08 May 2018
Walt Disney World should soon be getting replacements for its aging fleet of monorails, according to the retired imagineer who designed the original iconic trains for Disneyland as well as the Orlando resort.
Bob Gurr, an 86-year-old Disney legend who was hired by Walt Disney in the 1950s, appeared to confirm recent rumors during a question-and-answer session at the end of a panel discussion near Orlando last week.
The current fleet of 12 monorail trains at Disney World has been in service since 1989. "I call this the duct-tape monorail," said Gurr. "When you get up in years, you find a lot of duct tape stuck on yourself to keep you running."
Disney World's futuristic monorail trains have come under scrutiny after several recent incidents that suggest they may be nearing the end of their life span. In January, video posted on social media by a passenger showed malfunctioning doors wide open while the train was moving. Last June, a large piece reportedly fell off a train into the Epcot parking lot.
"Machines do not last forever," Gurr said during the April 28 event in Celebration, the Disney-designed town just south of the Kissimmee theme parks. "You typically design them in the transportation industries for 20-year service. We're close to 30 years of service here."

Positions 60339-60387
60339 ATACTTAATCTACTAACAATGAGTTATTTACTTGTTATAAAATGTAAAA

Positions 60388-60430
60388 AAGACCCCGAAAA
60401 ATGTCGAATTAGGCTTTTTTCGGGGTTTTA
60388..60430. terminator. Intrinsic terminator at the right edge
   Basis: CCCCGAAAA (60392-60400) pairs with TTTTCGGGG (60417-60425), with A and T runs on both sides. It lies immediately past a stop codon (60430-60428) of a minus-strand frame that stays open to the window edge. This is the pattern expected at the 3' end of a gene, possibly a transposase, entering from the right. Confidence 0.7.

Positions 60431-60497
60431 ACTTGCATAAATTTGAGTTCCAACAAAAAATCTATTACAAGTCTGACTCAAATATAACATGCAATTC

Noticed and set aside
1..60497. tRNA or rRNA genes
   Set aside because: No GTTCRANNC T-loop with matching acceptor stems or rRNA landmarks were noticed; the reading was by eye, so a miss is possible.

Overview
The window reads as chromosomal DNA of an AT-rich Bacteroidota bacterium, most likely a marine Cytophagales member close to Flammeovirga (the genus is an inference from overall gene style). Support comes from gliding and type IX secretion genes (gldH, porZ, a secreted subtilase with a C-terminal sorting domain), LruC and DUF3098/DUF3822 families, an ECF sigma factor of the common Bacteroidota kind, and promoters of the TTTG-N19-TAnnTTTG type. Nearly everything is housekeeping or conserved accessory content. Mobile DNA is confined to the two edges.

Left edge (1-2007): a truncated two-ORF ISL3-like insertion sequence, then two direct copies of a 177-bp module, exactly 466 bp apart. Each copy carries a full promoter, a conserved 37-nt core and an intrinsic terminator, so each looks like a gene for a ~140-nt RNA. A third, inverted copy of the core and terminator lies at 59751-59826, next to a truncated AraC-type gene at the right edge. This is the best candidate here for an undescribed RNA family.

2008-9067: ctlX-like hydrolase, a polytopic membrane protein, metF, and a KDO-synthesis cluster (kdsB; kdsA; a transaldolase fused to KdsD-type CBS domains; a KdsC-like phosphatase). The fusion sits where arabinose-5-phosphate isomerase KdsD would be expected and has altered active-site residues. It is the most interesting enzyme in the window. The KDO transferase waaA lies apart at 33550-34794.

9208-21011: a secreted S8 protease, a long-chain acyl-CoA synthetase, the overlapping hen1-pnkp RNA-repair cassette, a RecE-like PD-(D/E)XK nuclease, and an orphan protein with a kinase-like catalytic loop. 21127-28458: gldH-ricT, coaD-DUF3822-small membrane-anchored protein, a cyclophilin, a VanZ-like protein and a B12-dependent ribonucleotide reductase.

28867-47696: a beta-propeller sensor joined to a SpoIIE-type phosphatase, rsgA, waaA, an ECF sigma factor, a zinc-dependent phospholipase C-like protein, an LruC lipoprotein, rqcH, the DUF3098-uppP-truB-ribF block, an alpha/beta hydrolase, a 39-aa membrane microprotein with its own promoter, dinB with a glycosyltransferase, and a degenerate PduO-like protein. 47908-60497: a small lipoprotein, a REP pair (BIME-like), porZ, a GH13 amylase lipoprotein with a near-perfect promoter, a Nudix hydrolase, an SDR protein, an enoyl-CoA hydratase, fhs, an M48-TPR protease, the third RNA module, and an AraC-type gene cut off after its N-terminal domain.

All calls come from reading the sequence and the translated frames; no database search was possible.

Gurr designed Disney World's original "Mark IV" monorails, which debuted with the Magic Kingdom in 1971 and ran until 1989. Those trains were replaced by the current "Mark VI" fleet, designed by another Disney icon, George McGinnis. The last imagineer hired by Walt Disney, McGinnis died in April 2017 at 87.
Gurr's statement near the end of the charity event "Working with Walt Disney" drew applause from the hundreds in attendance. "If everything works right, it will be the same company, Bombardier, which built our current version," Gurr said.
Facebook: See the live video stream (Monorail question comes around the 2-hour, 13-minute mark)
"Contracts are under way," he said. "You will see it." There has been no official announcement from Disney World on new monorail trains. The resort is in the midst of many large construction projects - including theme park additions, hotel expansions, and a gondola-based transportation system - in advance of the Magic Kingdom's 50th anniversary in October 2021.
Bombardier Inc., based in Montreal, built the Mark VI fleet for $3.5 million per train, according to reports. That would translate to around $7.5 million today. Bombardier recently worked on monorail systems in Brazil and Saudi Arabia. GO BACK